The train looks just like the Märklin-setup I played with when I was 10 years old.

 

Nice.

 

But I suppose Eritrea is not participating in the Paris Climate Congress? I mean, buying coal from South Africa to power a steamer?

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optig

These photos are absolutely priceless. I never imagined that Eritrea could be such a charming country.

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pomkiwi

Thanks for this lovely report. It must have been a facinating journey.

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PT123

Wow, what an adventure @Photo-Kiboko thanks for the additional train shots and the flying donkey!

I wonder who is older, the engineer driving the Fiat rail car or the rail car!

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Marks

I adore the "flying donkey" photo. What a moment!

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Kitsafari

@@Photo-Kiboko your first two pictures were breathtaking. interesting photo of the bat looked annoyed at being disturbed again. but you have made the towns of Massawa and Asmara look quite charming.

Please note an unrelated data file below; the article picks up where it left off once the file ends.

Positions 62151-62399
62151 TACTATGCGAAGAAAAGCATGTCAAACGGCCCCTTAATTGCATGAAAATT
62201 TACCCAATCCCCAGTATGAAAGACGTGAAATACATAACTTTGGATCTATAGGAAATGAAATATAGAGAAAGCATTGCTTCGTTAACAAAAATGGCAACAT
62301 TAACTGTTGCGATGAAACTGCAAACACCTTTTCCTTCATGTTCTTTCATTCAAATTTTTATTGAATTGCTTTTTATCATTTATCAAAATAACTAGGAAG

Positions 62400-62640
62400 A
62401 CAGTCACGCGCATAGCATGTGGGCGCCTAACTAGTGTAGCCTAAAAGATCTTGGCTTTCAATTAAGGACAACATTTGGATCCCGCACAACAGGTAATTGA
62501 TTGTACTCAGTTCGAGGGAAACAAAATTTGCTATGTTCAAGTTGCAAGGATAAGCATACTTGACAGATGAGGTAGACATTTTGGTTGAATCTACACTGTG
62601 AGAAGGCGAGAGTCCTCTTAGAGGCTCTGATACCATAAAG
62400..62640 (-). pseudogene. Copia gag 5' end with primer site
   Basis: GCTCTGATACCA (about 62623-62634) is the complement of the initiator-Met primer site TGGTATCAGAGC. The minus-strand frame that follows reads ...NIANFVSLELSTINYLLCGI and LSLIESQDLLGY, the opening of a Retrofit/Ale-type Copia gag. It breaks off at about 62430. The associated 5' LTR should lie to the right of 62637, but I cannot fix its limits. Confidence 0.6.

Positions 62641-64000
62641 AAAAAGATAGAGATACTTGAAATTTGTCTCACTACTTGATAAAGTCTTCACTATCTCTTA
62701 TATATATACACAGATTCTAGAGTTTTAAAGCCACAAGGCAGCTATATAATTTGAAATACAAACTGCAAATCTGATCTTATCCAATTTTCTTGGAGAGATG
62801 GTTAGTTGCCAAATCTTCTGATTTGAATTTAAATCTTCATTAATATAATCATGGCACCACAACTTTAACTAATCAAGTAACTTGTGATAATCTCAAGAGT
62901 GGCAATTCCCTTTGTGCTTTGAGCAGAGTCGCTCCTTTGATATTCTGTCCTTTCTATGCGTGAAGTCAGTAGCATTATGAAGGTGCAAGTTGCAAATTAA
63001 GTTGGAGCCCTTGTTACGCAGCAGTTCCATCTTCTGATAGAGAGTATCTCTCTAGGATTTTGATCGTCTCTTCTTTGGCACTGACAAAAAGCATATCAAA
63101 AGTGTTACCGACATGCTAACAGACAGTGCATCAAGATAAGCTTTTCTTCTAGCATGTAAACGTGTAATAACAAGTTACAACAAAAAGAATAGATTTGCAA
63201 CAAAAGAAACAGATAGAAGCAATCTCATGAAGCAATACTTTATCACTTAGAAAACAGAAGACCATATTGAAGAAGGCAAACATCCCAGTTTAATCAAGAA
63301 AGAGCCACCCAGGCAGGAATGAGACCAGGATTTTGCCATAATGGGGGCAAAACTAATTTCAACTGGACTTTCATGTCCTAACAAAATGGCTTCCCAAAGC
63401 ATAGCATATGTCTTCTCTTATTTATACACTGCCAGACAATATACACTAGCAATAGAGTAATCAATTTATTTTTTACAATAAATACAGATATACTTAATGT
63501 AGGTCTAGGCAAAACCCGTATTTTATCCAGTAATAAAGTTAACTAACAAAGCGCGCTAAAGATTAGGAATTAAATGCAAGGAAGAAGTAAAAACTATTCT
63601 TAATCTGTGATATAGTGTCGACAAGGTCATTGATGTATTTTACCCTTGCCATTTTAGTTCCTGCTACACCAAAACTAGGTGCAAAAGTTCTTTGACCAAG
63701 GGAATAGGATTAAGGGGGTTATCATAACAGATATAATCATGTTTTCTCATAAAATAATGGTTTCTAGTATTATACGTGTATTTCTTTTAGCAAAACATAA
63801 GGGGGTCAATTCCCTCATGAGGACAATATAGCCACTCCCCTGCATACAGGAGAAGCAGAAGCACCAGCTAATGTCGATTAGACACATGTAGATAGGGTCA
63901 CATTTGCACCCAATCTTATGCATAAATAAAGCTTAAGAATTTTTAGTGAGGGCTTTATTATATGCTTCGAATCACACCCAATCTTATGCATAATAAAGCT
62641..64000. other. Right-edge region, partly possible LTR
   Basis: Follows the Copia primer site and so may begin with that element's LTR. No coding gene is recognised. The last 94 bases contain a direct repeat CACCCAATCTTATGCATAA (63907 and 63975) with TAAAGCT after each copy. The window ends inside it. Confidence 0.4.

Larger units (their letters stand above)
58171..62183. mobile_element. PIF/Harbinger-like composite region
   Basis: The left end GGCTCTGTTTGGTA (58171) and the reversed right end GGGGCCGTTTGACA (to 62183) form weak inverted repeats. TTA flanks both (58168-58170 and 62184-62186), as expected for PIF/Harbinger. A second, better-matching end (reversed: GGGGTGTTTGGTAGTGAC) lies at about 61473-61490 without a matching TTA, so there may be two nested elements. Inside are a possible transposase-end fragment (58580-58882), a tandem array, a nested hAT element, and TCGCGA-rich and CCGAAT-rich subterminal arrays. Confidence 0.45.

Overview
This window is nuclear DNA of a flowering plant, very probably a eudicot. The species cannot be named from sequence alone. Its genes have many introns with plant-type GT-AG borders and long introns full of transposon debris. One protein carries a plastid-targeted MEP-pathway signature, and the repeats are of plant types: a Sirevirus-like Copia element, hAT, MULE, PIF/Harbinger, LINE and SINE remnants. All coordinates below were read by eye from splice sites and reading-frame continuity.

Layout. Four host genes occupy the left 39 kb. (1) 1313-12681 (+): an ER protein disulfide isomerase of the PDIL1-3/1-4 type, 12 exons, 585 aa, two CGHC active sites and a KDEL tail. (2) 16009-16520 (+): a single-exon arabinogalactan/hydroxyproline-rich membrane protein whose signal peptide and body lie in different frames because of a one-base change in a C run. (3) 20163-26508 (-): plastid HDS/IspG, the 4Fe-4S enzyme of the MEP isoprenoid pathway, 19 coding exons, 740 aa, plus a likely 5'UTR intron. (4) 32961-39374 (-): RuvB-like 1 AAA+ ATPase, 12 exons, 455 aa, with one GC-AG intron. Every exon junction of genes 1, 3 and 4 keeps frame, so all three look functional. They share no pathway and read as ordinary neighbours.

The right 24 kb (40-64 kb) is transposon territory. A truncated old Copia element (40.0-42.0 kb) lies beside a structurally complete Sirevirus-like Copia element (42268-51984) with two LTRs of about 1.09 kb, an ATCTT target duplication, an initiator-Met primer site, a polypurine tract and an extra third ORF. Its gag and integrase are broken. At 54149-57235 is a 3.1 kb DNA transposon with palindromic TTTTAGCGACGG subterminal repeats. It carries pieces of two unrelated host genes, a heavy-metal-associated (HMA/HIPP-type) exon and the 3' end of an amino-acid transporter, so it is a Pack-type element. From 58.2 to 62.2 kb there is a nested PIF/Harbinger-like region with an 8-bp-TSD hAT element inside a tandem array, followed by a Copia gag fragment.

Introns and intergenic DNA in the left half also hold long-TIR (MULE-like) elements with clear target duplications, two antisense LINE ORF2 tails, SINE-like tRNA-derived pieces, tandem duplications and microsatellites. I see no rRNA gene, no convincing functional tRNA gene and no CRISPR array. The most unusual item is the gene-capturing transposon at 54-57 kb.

I didnt even notice the flying donkey among the many lovely photos of the country you had introduced to me until @@Marks noted it!

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Photo-Kiboko

Thank you for all the kind comments and the "likes".

 

 

@@Photo-Kiboko

Interesting Photos from a place most of us do not get to see.

I think that the bird of prey in Photo no 5 is a Black Kite rather than a Tawny Eagle.

 

Your are right, it is a Black Kite. Thank you for identification. I was not sure.

 

But I suppose Eritrea is not participating in the Paris Climate Congress? I mean, buying coal from South Africa to power a steamer?

 

Coal is not coal. The coal for power plants and cement factories is fine. Steam locomotives need larger pieces. This coal is not available everywhere.

 

We have only two active coal mines in Germany. They will close in 2018, latest.

I assume the coal for German power plants travels over long distances, too.

 

 

I wonder who is older, the engineer driving the Fiat rail car or the rail car!

 

The driver is older.

I must be born around 1926.

The Fiat rail cars are built in the 1930s.

 

you have made the towns of Massawa and Asmara look quite charming.

 

Asmara is quite charming, because the center is built in the 1920s and 1930s in Art Deco style.

There are many details, like lamps, which are still original.

It is more or less preserved, because of the lack of money.

Probably, it is the safest capital in Africa.

 

Massawa is different. There was a hard battle during the war. Many houses are still destroyed or damaged.

There are nearly no street lights at night.

 

There are many more intersting points in Eritrea, like the camel market in Keren.

Therefore, I like to visit this country again.

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pault

@@Photo-Kiboko Thanks for that. Really great to see and hear about. Beautiful "snapshots".